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Memories of the 28th Century

In Search of Ignorance

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This is my reply to a column in the Massachusetts Daily Collegian that I read while having lunch near the University of Massachusetts.

Mr Pappas, I found your column "Get rid of gen-ed courses that cost time and money" interesting in several ways, and I might be able to assist you in a small way. You are completely right that Gen-Ed requirements don't lead toward your faster completion of a degree program in business, but they were never intended to save money or speed your completion of Business major.

The gen-ed requirements are intended to make up for some of the secondary education that you never received. Until fairly recently high school graduates were expected, actually required, to have a fair understanding on U.S. and World History, competency in math through Algebra and Geometry, mastery of a modern language, and a good understanding of Latin, etc. Within the last few decades the requirements for high school graduation have slide into the sewer (the Federal government got involved). These days there are people graduating high school and getting into college who never had even one year of Latin, and who don't even have an elementary understanding of Algebra, and forget about the rest.

A large part of a university education now is remedial, filling in the gaps that should have been filled in earlier times. You shouldn't blame the university for having those course requirements; local and state education departments should be blamed, because they let the requirements fall so far.

In addition to the low standards of secondary education, there is the matter of UMass Amherst being a university, rather than a business school. It is expected that anyone who graduates will have some comprehension of many academic disciplines. If you just want business courses, then you might be better off dropping out and getting a job as assistant manager at a fast food place, and you could take some business courses in your spare time. That way you could earn money and get practical experience in addition to classroom time.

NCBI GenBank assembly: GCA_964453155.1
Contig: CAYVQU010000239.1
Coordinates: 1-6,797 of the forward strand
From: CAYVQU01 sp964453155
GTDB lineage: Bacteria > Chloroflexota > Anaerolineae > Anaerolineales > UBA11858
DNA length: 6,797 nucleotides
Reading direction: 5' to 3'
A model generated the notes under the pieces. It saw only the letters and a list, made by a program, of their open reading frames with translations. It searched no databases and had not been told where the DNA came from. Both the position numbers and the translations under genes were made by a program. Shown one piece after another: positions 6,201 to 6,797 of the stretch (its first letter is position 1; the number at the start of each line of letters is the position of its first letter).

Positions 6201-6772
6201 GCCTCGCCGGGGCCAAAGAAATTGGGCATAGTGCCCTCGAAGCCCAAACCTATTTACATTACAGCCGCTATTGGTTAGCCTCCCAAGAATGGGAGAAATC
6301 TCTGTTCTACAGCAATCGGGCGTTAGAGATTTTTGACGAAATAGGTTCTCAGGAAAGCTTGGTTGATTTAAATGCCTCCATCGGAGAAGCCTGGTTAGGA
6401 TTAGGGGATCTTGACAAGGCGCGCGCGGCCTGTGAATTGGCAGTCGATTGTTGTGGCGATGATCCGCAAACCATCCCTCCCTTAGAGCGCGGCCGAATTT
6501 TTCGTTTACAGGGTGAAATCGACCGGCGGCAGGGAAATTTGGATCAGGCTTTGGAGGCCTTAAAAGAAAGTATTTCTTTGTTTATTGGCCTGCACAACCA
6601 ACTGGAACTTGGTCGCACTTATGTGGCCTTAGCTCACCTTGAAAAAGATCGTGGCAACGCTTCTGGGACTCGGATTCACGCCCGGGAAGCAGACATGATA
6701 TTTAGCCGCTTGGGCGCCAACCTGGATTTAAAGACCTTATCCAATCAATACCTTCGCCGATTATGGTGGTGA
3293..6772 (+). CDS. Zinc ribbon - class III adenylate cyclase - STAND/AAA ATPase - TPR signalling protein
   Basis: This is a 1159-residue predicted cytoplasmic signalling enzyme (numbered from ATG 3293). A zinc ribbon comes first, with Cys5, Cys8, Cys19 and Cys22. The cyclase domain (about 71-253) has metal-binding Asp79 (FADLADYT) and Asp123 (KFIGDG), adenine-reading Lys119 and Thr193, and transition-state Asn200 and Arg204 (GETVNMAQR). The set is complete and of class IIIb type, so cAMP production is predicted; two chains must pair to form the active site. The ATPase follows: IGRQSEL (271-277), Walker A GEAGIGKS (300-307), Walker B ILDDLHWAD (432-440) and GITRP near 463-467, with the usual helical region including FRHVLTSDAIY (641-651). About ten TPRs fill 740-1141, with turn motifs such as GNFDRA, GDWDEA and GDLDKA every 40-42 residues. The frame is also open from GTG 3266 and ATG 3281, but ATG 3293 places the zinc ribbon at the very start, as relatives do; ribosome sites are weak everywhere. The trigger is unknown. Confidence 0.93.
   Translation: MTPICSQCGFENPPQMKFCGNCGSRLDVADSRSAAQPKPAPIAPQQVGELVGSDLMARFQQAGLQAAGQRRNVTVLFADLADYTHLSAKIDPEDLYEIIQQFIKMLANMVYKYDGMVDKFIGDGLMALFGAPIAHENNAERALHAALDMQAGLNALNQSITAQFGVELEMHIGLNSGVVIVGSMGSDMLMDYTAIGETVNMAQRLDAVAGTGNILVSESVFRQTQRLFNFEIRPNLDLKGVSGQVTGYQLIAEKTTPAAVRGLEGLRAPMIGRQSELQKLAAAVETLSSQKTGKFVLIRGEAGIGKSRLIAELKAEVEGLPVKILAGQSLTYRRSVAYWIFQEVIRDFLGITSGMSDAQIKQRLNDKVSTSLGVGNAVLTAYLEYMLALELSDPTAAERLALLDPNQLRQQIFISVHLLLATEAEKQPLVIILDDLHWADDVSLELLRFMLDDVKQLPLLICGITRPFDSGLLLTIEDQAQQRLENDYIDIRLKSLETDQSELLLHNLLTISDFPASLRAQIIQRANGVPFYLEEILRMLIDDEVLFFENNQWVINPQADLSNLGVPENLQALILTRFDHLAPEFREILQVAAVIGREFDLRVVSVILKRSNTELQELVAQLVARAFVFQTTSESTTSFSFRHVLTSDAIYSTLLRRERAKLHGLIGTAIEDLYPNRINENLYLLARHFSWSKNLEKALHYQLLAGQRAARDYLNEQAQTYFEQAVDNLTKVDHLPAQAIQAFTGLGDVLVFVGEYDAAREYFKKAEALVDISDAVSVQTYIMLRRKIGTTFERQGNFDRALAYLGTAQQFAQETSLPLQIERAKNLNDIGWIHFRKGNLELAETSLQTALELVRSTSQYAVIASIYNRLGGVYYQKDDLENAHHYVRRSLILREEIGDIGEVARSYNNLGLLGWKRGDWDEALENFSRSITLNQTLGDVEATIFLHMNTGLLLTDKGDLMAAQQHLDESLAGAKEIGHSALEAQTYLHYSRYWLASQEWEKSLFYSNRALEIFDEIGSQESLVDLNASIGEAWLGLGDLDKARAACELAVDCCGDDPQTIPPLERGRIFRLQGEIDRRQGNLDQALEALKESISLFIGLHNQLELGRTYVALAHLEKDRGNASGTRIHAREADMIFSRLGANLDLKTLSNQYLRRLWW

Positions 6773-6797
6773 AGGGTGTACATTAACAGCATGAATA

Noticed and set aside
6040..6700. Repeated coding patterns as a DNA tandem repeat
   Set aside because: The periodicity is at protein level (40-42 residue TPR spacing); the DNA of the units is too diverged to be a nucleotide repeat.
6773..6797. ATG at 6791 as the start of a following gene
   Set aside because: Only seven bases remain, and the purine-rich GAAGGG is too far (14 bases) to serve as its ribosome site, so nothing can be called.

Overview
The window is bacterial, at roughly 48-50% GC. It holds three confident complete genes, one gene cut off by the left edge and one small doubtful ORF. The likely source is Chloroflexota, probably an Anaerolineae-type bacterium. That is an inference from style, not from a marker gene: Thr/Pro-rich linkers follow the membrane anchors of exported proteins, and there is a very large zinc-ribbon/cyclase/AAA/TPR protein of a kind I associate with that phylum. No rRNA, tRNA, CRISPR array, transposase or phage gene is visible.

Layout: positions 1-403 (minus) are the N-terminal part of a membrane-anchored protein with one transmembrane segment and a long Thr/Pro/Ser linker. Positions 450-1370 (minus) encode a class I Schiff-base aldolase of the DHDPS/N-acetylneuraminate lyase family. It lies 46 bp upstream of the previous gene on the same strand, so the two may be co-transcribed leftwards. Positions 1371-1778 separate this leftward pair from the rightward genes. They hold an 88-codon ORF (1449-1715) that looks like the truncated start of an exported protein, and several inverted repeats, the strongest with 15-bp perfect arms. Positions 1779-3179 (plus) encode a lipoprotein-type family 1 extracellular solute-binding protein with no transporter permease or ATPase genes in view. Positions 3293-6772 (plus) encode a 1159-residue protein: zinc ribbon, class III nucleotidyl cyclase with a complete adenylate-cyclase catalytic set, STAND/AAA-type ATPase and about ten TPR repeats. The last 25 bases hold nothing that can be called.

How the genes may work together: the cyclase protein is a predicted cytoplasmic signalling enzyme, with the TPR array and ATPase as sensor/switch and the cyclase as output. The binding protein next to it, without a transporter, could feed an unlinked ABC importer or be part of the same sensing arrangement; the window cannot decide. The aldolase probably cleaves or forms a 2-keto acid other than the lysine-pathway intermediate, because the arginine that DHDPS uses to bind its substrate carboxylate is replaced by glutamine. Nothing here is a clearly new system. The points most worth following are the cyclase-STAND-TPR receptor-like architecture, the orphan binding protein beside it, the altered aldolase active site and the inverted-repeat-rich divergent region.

But your column also assisted me in finding a subject for a blog post. This one will be "In Search of Ignorance". You aren't the only one who seems to be opposed to education, knowledge, and so forth. A while ago I ran into an article, blog post really, in which the writer wants to encourage scientific literacy. Unfortunately, the writer doesn't know his science and didn't bother to check the facts.

Last year, The Economist had a major article about journal published scientific experiments that were irreproducible. Many of the scientists spent years creating experimental data that could not be reproduced; that was rather a waste of time, but much of the so-called science that people in the climate change business are producing is equally reproducible, and businesses and governments are considering spending large sums of money based on those fantasies. But you would never have a chance to figure that out, if you took only the courses you want to, because you don't have an adequate grounding in the hard sciences. I just looked at the present Gen-Ed requirements, and found that they have almost been eliminated, so you shouldn't complain, but there is still a requirement believe that among the Gen-Ed requirements is one for three science courses, so you should have something in common with scientists who fudge the results of their experiments.

There also is a requirement for a course in Analytical Reasoning, so that should help you to determine that the evidence that someone produced as part of a presentation was actually fantasy, just pseudo-facts designed to confuse people who don't know that field well.

But maybe you are right and the Gen-Ed requirements should be eliminated. You would be able to finish your major requirements in two years, and then you could be another almost literate specialist who didn't even understand how his specialty fit in with the rest of the world. That would create positions for people with good, general educations to go in and straighten out the messes that you made.

If you had any sense, then you would be trying to increase the Gen-Ed requirements to ensure that there would be adequately educated people in the future. You might also try to improve primary and secondary education. Not long ago high school graduates were better educated than university graduates are now, and people completed the eighth grade with an education that was superior to what most high school graduates have now. That wasn't because children were any smarter. They were not given any alternative; they were required to take the courses, or they could drop out and get unskilled factory jobs.

Updated 09-17-2015 at 04:38 PM by PeterL